Lineworkers and bighorn sheep share many similarities. Both spend lots of time at height, often in precarious positions. Both are particularly outfitted for their respective specialties – the sheep by nature, the lineworker by technology – to ascend to great height inaccessible to those lesser equipped. Both possess unique skills and emotional constitutions to function in an environment that would make most people dizzy.
The Globally Harmonized System (GHS) is a worldwide system for communicating chemical hazards. It is a common approach to defining and classifying hazards for chemicals, and communicating such information on labels and safety data sheets to employees and users of chemicals. The GHS itself is not a regulation or a standard; the system was founded based on an international recommendation from the United Nations and recently was adopted into OSHA regulations. Additions and changes were made in 29 CFR 1910.1200, commonly known as the Hazard Communication standard or the right-to-know law.
The chain saw has become an invaluable tool for lineworkers and arborists who maintain electrical systems, whether it is used for accessing areas for routine maintenance, for tree trimming to ensure circuit reliability or to clear problem areas during storm restoration efforts. The chain saw is also responsible for approximately 30,000 injuries a year. To help you avoid becoming a statistic, this Tailgate covers the basics of chain saw safety.
An excavation – the act of creating a man-made cut, cavity, trench or depression in the earth’s surface – is one of the most hazardous activities that we deal with in construction. This Tailgate will shed light on proper soil classification, slope angle calculations and a simple rule that will help your employees make safe excavation decisions.
Early on October 29, 2012, Hurricane Sandy made landfall on the Eastern Seaboard. She spanned 1,100 miles and was the largest Atlantic hurricane on record. Sandy’s impact was devastating, taking the lives of at least 131 people, leaving 7.5 million customers without electricity and causing billions of dollars in damage.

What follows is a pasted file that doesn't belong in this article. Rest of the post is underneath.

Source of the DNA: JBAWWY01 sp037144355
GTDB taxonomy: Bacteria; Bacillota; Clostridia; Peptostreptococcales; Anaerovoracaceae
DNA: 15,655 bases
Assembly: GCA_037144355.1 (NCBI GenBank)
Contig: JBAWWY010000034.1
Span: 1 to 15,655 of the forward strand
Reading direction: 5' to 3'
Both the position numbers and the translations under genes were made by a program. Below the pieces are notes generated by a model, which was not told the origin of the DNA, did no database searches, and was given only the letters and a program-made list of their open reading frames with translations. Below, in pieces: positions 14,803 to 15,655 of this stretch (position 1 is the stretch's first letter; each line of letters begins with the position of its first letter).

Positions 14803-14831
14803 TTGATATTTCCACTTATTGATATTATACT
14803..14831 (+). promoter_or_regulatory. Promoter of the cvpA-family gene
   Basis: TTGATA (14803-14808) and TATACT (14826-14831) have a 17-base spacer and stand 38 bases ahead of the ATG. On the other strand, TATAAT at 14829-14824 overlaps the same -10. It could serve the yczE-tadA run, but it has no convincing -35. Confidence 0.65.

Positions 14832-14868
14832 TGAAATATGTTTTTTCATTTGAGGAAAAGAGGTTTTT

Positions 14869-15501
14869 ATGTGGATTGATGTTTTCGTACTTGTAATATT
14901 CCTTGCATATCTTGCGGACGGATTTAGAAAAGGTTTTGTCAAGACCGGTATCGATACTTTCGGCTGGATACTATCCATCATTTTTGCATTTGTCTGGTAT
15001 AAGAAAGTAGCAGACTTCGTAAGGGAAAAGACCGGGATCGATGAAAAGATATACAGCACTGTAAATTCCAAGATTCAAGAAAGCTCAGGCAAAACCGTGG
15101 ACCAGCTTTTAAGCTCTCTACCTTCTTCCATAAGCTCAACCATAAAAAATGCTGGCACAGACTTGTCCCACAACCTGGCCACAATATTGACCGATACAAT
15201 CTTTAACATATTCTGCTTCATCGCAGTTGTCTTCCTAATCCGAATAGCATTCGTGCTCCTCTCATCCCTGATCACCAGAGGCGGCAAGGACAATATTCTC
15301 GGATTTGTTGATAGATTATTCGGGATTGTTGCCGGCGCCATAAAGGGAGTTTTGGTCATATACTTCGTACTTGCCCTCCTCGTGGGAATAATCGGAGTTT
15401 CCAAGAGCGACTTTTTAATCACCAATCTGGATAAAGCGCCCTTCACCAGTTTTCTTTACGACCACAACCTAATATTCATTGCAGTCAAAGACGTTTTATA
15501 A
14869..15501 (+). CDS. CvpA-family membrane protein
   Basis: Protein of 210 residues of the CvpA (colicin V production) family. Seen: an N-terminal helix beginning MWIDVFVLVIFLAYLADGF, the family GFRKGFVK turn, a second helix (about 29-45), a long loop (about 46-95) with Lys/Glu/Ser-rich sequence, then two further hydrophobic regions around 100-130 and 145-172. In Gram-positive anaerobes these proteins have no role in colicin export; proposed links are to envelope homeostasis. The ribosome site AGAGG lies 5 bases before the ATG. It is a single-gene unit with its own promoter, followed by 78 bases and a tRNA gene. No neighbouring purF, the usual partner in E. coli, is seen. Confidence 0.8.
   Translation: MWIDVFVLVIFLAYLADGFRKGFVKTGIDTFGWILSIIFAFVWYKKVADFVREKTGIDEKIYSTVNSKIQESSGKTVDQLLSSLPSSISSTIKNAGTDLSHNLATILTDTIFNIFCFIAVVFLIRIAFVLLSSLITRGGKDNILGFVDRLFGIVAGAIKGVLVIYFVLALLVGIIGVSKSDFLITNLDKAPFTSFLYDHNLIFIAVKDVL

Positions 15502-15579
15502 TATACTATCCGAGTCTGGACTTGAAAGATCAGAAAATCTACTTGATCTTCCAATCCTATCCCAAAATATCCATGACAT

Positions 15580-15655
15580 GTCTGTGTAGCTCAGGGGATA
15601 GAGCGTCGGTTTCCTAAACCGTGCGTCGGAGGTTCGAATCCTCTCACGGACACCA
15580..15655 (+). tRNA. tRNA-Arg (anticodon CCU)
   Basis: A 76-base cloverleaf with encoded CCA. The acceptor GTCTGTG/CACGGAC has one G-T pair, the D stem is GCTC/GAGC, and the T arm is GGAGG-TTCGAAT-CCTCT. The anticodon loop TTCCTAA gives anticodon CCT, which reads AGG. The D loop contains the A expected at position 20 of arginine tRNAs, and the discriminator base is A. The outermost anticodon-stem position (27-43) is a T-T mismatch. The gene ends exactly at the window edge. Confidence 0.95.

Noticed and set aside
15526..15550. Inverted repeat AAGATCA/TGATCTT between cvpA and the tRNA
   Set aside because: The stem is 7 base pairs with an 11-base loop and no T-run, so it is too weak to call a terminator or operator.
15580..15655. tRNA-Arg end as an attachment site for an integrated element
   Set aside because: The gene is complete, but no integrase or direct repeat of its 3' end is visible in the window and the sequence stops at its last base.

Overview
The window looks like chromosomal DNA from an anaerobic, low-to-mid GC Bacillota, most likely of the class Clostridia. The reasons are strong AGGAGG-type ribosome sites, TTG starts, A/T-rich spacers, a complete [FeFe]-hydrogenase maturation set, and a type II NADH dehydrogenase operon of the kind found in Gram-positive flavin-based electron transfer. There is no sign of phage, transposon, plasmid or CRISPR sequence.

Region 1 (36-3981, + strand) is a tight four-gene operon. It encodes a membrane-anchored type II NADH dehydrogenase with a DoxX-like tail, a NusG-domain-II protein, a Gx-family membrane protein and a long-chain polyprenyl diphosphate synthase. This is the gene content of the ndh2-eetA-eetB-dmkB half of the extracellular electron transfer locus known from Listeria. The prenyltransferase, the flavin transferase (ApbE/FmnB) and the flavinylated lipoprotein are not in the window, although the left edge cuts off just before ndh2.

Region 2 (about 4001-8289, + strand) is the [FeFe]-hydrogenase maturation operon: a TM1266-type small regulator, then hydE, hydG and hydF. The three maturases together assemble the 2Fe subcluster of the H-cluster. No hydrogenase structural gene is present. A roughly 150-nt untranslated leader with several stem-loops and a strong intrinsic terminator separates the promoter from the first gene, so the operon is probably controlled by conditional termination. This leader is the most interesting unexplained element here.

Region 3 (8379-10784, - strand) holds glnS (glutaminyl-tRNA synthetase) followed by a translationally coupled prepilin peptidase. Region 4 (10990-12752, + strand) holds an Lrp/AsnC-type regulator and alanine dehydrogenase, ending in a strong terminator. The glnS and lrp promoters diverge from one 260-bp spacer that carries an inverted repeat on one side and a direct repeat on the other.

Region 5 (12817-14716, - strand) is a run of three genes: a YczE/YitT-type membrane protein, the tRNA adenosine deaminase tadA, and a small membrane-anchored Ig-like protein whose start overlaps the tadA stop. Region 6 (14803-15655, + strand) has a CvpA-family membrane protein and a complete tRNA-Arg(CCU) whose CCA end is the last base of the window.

Cold weather has returned to most parts of the U.S. To help you make it through yet another winter, this Tailgate focuses on how to protect yourself from cold stress-related illnesses and injuries.
Climbers are the most distinguishable tool of the line trade. They are offered in a variety of materials, including titanium, aluminum and steel. Styles include permanent and removable gaff, adjustable and nonadjustable climbers. This month’s Tailgate addresses the maintenance and care of climbers.
A well-maintained ladder that is properly used will provide a safe, substantial working position. This Tailgate discusses the proper practices for safe ladder use. Common sense and good judgment are needed when using a ladder, especially when ideal conditions do not exist at the job site. Inspection and minor maintenance as described below are the responsibilities of each worker who uses ladders to access heights.
Look around your job site. There are hazards including suspended loads, moving equipment, heat, electricity, insects, falling objects, poison oak and traffic. Assuming you work for a company with an effective safety program, they have trained you in hazard identification and mitigation. Your mitigation plan to control some hazards includes PPE. You inspect it, store it properly and wear it as directed. In short, you protect it so it can protect you. You are covered in PPE from head to toe and ready to go to work. Or are you? Have you forgotten the most important PPE you will ever use – a mirror?
During the warmer months, utility workers run a higher risk of getting stung when they disturb insect nests. Unfortunately, meter boards and transformers make ideal nesting locations for a variety of bees that will vigorously defend their nests. This Tailgate addresses different types of bees and how to avoid them, as well as what to do in the event you do get stung.